As fully described in U.S. Pat. Nos. 5,625,721 and 5,703,972 to Lopresti et al. which are both entitled “Certifiable Optical Character Recognition” and in the copending patent application entitled “A Method and Means For Enhancing Optical Character Recognition of Printed Documents” (Ser. No. 08/138,467, filed Oct. 15, 1993), currently under allowance, the contents of which are all explicitly incorporated by reference herein, information about the contents, layout, generation and retrieval of a document can be encoded by a computer when initially generating the document or upon subsequent computer processing thereof. The encoded document information can then be provided via a data barcode, which is also referred to herein as a “PanaMark”®, generated on the face of a printed version of the document. Advanced encoding and print resolution capabilities presently available can accommodate up to 30,000 bits of information in a single square inch of space. Therefore, as taught by the above-referenced applications, one can theoretically encode the entire document contents, limited only by the amount of space on the document face that one is willing to sacrifice to the PanaMark. A barcode scanner, in conjunction with or wholly separate from an optical page scanner, can scan the PanaMark and provide the information to an associated system equipped with the appropriate recognition and decoding software. The decoded information can then be used by the scanning system to create a new version of the document or to enhance the recognition, reproduction and error correction for the scanned document. To decode the PanaMark, it is not required that such barcode scanner and scanning system know the printing resolution of the PanaMark, provided that the scanning resolution of the scanner is at least as fine as the printing resolution of the PanaMark, so that each individual 1×1 or larger pixel of the PanaMark, representing a logical bit, can be scanned.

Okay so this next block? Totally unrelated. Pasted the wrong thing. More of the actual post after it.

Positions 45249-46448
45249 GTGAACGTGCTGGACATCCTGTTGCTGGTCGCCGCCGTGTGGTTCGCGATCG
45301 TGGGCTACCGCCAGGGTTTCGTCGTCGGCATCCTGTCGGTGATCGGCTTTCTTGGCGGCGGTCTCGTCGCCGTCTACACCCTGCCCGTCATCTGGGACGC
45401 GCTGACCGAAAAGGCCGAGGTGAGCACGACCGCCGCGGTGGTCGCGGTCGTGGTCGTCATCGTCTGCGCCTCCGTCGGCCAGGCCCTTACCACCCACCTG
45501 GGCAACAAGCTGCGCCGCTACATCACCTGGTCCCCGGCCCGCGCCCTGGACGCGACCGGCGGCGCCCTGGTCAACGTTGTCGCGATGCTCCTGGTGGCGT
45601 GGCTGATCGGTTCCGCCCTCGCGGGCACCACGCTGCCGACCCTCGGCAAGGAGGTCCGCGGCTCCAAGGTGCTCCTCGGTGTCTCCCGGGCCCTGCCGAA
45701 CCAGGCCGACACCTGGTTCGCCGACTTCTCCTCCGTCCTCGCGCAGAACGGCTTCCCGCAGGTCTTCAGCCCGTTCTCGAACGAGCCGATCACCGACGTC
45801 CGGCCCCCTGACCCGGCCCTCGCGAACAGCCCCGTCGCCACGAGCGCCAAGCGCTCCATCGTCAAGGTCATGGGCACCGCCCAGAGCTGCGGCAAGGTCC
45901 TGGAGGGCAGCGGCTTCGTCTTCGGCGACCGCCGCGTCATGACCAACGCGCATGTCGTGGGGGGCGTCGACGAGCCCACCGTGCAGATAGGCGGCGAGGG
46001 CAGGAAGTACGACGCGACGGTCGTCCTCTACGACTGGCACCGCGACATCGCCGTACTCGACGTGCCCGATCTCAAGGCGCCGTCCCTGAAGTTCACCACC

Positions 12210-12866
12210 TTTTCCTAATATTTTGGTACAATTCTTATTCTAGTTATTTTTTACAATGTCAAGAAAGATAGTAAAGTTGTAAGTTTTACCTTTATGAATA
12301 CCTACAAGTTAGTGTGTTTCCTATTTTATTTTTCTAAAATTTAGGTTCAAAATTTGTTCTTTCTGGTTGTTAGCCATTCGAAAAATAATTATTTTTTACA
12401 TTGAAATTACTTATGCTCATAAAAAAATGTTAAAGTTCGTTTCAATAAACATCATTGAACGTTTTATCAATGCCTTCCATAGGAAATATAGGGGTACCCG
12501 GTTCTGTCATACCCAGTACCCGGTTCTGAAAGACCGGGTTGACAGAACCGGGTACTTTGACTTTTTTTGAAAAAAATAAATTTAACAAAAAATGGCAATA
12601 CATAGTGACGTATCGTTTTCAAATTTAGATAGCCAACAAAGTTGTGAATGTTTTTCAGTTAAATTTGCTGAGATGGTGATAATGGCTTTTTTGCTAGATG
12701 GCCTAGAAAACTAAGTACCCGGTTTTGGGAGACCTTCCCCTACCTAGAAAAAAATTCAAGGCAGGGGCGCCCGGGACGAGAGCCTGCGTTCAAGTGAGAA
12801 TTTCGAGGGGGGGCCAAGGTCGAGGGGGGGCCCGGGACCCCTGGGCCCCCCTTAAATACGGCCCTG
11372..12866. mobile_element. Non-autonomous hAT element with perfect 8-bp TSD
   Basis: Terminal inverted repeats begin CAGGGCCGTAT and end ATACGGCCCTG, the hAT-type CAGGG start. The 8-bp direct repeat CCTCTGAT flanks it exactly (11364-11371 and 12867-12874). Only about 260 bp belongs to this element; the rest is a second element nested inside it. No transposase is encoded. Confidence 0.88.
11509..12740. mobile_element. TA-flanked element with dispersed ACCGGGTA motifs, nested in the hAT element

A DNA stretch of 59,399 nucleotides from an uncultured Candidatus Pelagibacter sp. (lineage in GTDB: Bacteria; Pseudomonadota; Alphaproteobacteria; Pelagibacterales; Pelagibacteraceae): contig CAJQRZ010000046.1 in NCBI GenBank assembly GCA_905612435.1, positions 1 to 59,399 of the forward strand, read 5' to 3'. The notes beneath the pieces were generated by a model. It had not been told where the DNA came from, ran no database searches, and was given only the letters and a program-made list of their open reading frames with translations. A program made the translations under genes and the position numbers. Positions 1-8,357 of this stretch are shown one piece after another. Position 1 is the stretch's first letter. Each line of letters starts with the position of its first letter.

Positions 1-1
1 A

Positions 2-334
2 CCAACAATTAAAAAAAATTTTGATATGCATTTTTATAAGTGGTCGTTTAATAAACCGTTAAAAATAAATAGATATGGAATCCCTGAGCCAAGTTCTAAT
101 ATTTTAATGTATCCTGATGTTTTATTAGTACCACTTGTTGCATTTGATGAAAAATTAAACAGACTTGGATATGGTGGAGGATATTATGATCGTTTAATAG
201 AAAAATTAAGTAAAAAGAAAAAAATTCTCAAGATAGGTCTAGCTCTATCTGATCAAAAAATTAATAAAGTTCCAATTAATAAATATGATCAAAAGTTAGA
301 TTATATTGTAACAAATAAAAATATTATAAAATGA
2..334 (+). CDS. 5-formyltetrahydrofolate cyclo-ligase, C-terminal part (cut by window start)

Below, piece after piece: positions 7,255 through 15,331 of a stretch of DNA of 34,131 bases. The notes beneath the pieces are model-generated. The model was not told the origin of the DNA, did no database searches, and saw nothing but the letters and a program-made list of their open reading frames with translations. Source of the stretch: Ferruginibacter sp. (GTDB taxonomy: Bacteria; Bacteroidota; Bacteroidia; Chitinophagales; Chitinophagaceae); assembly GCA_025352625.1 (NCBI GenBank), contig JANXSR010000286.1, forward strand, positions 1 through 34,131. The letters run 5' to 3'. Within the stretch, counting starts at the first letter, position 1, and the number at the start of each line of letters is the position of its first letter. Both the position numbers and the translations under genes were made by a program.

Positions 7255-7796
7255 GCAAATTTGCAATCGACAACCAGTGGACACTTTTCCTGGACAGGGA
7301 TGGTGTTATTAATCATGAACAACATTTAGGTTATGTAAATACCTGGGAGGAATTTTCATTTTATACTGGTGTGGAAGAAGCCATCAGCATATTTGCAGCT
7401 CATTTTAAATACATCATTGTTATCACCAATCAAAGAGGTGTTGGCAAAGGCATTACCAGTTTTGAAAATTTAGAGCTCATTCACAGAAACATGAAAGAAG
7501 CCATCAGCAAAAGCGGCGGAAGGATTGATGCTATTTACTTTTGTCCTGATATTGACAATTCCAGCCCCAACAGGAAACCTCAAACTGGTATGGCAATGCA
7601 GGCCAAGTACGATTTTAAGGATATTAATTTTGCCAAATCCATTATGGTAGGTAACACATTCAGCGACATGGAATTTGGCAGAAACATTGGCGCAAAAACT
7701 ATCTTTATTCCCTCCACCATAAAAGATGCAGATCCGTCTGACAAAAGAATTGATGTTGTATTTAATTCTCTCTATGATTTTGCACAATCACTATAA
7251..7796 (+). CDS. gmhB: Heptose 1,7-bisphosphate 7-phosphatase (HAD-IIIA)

The information encoded in the form of a PanaMark can be used to enhance the software tools already used to create paper documents. Examples include word processors, spreadsheets, object-oriented graphics, and multimedia applications, such as voice recording and photographic imaging.

The border 13 used in the PanaMark 10 of FIG. 1 was not a critical feature of the invention disclosed in the '280 application, as most of the key procedures described therein work whether or not a border is present. However, the border 10 was used in the '280 application by the skew estimation and deskewing steps.

FIG. 2 illustrates an example of the new PanaMark symbology. PanaMark 20 comprises an encoded set of data bits in a two-dimensional grid. Typically, each data bit which is encoded is printed as a matrix of black or white pixels 23. Preferably, a pixel matrix representing one data bit is square and may be as small as a 1×1 matrix to as large as a 6×6 matrix or more. Non-square matrices may also be used. There are no clocks or borders needed or required in the symbology for PanaMark 20. In the preferred embodiment, the PanaMark 20 is a 20×20 array of data bits, although it can be recognized that the size is flexible and that the only requirement on the size is that the reading process know the size of the encoded array. In some applications, it may be desirable to include a text label 22 adjacent to the PanaMark 20, although optional and of no significance to either the encoding or decoding process.